Wednesday, October 17, 2007

10-16-07: Panthers 2, Canadiens 1

Is it possible to do everything right and still lose?

It’s certainly not a pleasant possibility to consider. Where your own team is concerned, you always want to believe there’s a reason for a loss, so you search for an explanation, and usually you find it. You look for something they could have done, should have done, but didn’t- not enough shots, not enough backchecking, a poor performance by a key player. And if (when) that fails, you look beyond for the more cosmic explanations- bad ice, bad bounces, bad calls. But sometimes, no matter how hard you look for a cause to explain the loss, you can’t. Sometimes, they do everything right, and they still lose.

There were ill-omens. Steve Bégin, who (for those of you living in tiny caves in the Himalayas) is an incredibly industrious and widely loved 4th line/penalty kill fixture for the Canadiens, was scratched from the game for no reason whatsoever. Unlike the night’s other new benching, Latendresse, neither Bégin himself, nor anyone watching, nor apparently any of his teammates had the slightest inkling that he might sit, and Carbonneau- somewhat bitterly- refused to explain his rationale. But the strange thing is that the rest of Carbonneau’s press comments all focused on the idea that the team’s problem last game was work ethic- dude must have dropped that cliché about ‘a full 60 minutes’ 18 times in four minutes. Yet Bégin is possibly modern hockey’s most perfect incarnation of hard work, and he’d been playing well. Maybe not spectacularly, but spectacular has never been his thing. He’d been doing pretty much exactly what he always does, and you’d think that given his role and his popularity there’d be no reason to scratch him unless he’d become an active detriment to the team. And yet he sits, and fucking Garth Murray dresses, and let me remind you that Murray at his best is roughly comparable to Bégin on an average night. I’m going to take this as further evidence that Murray has naked pictures of Carbonneau in a compromising position with a goat, because I can think of no better explanation for this decision. If anyone else has a better one, I’d dearly love to hear it.

Of course, I can’t really say it made much of a difference in the outcome, because effort was not the Habs’ problem tonight. Most everyone seemed to be working at or above capacity, there was speed and energy, and they created some promising chances. Everyone I’ve mentioned in the previous days as good- Higgins, Plekanec, Koivu, Ryder, Kovalev, Huet, and the entire defense- was still good, and Grabovski and Kostitsyn created some merry havoc of their own. Sure, there were a few misplays: a turnover by Brisebois that, had Huet not saved the goal and his ass simultaneously, would have squandered any goodwill Patrice has managed to build up in the past few games; an extremely ill-advised last-minute penalty to Komisarek. Nothing catastrophic, however, or even particularly worth bitching about.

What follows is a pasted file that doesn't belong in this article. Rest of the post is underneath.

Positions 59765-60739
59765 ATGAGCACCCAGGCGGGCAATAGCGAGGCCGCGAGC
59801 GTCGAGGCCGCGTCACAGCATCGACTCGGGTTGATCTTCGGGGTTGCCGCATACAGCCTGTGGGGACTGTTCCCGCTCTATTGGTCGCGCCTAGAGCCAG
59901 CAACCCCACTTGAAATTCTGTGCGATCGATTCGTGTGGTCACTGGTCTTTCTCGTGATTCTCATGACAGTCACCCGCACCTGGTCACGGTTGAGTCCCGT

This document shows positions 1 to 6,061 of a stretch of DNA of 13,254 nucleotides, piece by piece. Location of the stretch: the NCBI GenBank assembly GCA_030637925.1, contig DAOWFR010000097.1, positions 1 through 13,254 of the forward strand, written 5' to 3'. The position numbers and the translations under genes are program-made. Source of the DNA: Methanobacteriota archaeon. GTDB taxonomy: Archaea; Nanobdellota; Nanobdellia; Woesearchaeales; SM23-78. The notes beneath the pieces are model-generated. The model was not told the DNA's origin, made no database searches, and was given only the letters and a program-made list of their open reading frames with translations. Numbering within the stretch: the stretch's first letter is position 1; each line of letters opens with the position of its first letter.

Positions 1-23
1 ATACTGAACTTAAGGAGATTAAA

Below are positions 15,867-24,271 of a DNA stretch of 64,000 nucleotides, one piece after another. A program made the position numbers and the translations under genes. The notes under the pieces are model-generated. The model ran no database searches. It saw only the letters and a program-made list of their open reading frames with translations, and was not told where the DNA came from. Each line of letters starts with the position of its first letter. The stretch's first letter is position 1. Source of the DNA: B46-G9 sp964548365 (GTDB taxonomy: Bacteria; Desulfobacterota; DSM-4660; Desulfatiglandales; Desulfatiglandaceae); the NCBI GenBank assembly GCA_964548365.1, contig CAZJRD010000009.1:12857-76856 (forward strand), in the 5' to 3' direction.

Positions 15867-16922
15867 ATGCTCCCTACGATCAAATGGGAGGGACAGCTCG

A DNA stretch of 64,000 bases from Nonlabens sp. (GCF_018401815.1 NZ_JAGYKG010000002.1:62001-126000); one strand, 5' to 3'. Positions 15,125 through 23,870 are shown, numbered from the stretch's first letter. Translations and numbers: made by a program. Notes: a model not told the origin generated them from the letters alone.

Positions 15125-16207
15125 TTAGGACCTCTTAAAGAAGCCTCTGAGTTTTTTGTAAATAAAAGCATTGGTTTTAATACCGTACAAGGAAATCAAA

But Florida played 90% of the game as if it was a penalty kill- not only did they not generate much offense through the first two periods, they didn’t even seem to care that they weren’t generating offense. All they did was hold the game close- which Vokoun made easy- and then grab the opportunity when it presented itself, and that was enough. A scoreless OT, one goal in the shootout, and they go back to Miami two points richer.

So is it possible to do everything right and still lose? Of course it is, but there’s a good reason that fans rarely consider the question: because if the team does everything right and still loses, the failure isn’t a failure of action but a failure of ability. Left with the choice between believing that our team won’t win or that they can’t win, we’ll always choose won’t and berate them for laziness before we accept can’t. But the fact is, every game has to be lost by somebody, and sometimes the losing team loses not because they made some sort of mistake, but because they were simply the less talented squad. And yes, I did just imply that maybe my beloved Habs are less talented than [shudder] the Panthers.

It’s a question I’m very much considering now. Carbonneau can throw whatever kinds of tantrums he likes, he can rant and rave about ‘working for a full 60 minutes’ if that’s what makes him feel better, but it ain’t work that’s the issue, it’s that ahbabi can try everything they can think of and still seem unable to get that tiny piece of rubber onto the only slice of ice you get credit for putting it on. They can do everything else with it. They can pass it, carry it, shoot it, block it all night long, but in the end none of that counts unless a particular red light goes on. Which is silly, really, it’s frustrating, it feels tyrannical and unfair that, of all the skills that seem essential to the game, something as basic and uninteresting as puck-in-net should be the only thing that actually matters. But goal-scoring is, apparently, like sex- when you have it, it seems like only one small part of a larger, more complex whole, but when you don’t have it… it very quickly becomes the most important thing. Right now, these Habs emphatically do not have it, and it’s not for lack of intensity or exertion. They’re trying. They’re really fucking trying.

But maybe they’re just not good enough.

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